What the summer winds do off Block Island depends on the big picture, but if the sun is shining and there’s dew on the deck, expect spectacular sailing conditions
By Chris Bedford, Photography by photoboat.com
Photo: Douglas McKeige’s crew on Jazz mastered the conditions of Race Week in 2017, winning seven of eight races in the J/88 fleet.
Storm Trysail Club’s Block Island Race Week marks one of the great regattas of the year. Block Island’s location—approximately 8 nautical miles off the Rhode Island coast and 12 nautical miles from the eastern tip of Long Island—situates it for a unique combination of winds controlled by the large-scale synoptic weather pattern, modified by diurnal winds that develop along the southern New England coast.
Generally, the weather map is dominated by the Bermuda High pressure and lower pressure over North America. This pattern is typical of the summer in the mid-latitudes, where land areas are warmer, thus “holding” lower pressure relative to the ocean, which is relatively cold and favors high pressure.
While this is the average, the pattern does fluctuate, mainly in response to frontal systems moving out of central North America—although the frequency and intensity of these systems are typically lower in summer. A Bermuda High can last four to seven days between frontal passages, and it’s not unusual to have an extended period lasting up to 10 days. It is normally associated with fair weather, but can have extended visits from dense fog.
Outside of this pattern, there is a secondary pattern, which can occur in one- to three-day blocks. This pattern is initiated by a cold front moving off the New England coast, followed by high pressure moving into northern and central New England and the Canadian Maritimes. Sometimes, this pattern can result in unsettled and rainy weather, especially if there is low pressure south of New England.
Meet Your Circle Chiefs
Storm Trysail Club brings its top-shelf race-management talent to Race Week, spread across signal boats, marks boats, onshore and more
By Dave Reed, Sailing World
Pictured: Red Circle PRO Ray Redniss checks the breeze to ensure his fleet has a fair and square racecourse.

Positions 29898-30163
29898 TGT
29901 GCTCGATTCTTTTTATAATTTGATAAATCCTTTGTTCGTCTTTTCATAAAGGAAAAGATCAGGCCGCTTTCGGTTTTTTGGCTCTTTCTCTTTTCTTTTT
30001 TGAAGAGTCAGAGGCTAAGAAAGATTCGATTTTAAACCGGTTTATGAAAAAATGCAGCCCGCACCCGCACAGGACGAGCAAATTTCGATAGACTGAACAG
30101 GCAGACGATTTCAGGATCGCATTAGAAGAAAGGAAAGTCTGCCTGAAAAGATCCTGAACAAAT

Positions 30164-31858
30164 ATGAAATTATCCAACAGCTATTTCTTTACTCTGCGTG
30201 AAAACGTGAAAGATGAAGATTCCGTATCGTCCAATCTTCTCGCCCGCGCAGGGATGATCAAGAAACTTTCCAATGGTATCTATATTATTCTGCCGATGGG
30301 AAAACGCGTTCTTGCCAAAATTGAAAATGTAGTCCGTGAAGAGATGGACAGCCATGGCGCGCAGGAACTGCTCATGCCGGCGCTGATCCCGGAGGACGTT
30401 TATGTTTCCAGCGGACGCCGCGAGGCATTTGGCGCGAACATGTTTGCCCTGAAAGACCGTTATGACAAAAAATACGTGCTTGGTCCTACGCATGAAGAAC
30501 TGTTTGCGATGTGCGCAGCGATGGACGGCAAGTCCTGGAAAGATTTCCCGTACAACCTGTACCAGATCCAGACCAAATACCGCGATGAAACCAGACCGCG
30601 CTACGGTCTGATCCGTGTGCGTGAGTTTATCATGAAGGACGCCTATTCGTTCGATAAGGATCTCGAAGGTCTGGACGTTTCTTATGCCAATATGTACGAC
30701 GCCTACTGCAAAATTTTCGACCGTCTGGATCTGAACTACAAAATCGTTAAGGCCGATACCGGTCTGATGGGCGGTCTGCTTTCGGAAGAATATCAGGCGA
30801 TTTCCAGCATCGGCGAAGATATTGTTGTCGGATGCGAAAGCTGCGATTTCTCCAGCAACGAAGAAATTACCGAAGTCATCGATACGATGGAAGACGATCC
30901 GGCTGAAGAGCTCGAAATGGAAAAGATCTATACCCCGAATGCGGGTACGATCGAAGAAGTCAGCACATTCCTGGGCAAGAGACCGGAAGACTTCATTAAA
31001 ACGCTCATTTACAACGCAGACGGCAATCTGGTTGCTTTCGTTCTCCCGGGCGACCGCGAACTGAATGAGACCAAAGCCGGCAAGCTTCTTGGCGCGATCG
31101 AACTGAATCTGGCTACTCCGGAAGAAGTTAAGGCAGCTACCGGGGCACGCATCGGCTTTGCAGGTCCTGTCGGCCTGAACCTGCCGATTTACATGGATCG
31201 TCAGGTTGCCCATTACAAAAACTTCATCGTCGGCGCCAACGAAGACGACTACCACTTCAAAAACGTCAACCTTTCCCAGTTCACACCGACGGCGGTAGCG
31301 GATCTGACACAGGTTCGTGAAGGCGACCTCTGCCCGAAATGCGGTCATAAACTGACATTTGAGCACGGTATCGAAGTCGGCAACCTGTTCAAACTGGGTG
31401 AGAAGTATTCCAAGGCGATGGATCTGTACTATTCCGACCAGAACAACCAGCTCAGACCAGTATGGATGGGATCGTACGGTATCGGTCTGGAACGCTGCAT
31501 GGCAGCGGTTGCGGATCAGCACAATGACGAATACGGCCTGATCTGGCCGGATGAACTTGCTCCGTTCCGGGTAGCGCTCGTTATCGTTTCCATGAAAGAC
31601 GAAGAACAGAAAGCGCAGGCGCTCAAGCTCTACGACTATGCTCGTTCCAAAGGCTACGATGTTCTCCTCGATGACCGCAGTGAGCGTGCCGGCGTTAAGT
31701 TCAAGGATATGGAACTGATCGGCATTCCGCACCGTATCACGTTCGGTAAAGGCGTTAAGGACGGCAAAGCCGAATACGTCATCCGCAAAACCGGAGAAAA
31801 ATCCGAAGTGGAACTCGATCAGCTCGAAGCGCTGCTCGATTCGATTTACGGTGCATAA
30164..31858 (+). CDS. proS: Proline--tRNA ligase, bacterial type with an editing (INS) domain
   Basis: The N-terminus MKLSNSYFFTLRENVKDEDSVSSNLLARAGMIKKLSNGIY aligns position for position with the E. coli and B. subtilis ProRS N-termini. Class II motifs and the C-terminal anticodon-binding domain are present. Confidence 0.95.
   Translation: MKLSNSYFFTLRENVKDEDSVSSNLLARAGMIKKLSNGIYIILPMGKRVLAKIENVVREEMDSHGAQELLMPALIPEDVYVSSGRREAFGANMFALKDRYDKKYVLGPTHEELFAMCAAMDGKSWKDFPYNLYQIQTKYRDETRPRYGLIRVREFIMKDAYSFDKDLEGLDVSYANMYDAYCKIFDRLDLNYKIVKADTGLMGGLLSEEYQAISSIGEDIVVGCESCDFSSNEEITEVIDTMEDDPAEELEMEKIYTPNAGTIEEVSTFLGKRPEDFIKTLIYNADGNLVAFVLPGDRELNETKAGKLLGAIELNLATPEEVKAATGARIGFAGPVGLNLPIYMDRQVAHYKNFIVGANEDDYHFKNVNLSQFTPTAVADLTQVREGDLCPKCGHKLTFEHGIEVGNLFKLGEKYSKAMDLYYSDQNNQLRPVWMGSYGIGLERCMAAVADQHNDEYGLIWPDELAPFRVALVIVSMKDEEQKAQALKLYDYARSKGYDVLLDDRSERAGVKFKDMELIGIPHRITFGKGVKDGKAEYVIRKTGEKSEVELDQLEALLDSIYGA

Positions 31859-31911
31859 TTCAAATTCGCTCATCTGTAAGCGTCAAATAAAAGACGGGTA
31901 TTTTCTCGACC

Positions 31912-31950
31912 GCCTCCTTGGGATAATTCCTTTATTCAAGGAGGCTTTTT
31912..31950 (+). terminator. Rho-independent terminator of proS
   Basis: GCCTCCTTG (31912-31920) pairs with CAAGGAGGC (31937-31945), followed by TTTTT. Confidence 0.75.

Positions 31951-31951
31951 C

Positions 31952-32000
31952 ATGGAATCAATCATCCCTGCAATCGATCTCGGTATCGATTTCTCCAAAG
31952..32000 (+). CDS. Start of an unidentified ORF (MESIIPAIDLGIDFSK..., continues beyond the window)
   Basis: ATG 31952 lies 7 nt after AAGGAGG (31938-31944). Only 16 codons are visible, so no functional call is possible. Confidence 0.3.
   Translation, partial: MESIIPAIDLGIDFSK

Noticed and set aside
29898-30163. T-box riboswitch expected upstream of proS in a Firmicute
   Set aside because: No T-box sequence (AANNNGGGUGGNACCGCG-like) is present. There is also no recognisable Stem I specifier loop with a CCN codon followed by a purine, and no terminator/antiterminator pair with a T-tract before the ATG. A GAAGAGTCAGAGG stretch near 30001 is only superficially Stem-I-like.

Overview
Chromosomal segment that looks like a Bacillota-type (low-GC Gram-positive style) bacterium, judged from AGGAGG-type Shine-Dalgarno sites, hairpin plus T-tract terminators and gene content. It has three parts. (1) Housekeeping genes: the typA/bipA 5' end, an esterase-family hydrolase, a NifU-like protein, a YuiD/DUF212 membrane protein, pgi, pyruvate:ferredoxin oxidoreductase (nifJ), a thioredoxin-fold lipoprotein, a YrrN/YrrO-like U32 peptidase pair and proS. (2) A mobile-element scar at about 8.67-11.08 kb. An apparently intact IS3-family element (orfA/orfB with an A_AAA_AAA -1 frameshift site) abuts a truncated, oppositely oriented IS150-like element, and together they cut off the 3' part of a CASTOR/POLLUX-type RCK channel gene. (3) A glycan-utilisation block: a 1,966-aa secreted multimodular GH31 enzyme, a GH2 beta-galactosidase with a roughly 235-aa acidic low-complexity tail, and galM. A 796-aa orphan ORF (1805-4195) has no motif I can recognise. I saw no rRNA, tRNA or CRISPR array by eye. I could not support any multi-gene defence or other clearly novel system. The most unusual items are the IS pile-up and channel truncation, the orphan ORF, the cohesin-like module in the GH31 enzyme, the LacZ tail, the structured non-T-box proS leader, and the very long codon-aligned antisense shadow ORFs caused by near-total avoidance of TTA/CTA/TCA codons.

For Block Island Race Week, Storm Trysail Club deploys its best race-committee personnel across four fleets, with a promise that race management will be top-notch, the way it’s always been, of course. Like that time in the early 1990s.
“There was the year in the J/35 class that the race committee only called the boats that weren’t over in a recall,” says Marcy Trenholm, past STC executive director. “All the other boats protested the committee and in those days, you had to pay $25 to file a protest. The jury collected the money, disallowed the protests and kept the money. Storm Trysail Club got a Moosehead Award for that one.”
The Moosehead Award, of course, is the ignominious honor bestowed at the annual meeting of the International Society for the Perpetuation of Cruelty to Racing Yachtsmen. It’s an award that is not given, but earned, and perhaps, a few of our Race Week PROs each have one or two to their credit.
Race Week Done Right
Take it from these Block Island Race Week veterans, you can do no wrong on Block Island—as long as you’re having fun
Whether you enter through the cut into Great Salt Pond, get off a ferry in New Harbor or on a private bird into BID, the arrival on Block Island is always magical. The journey from the mainland might be short, but the place still feels a thousand miles away. Block Island Race Week awaits you. Your teammates are trickling in, the crew house is open, there’s boat work to be done, mudslides to sling and friends to meet and make. You’ve made it. Congratulations. Now what? As a first-timer or 10th--timer to Race Week, there’s much to do and more to see, so a few veterans share their advice on making the most of it.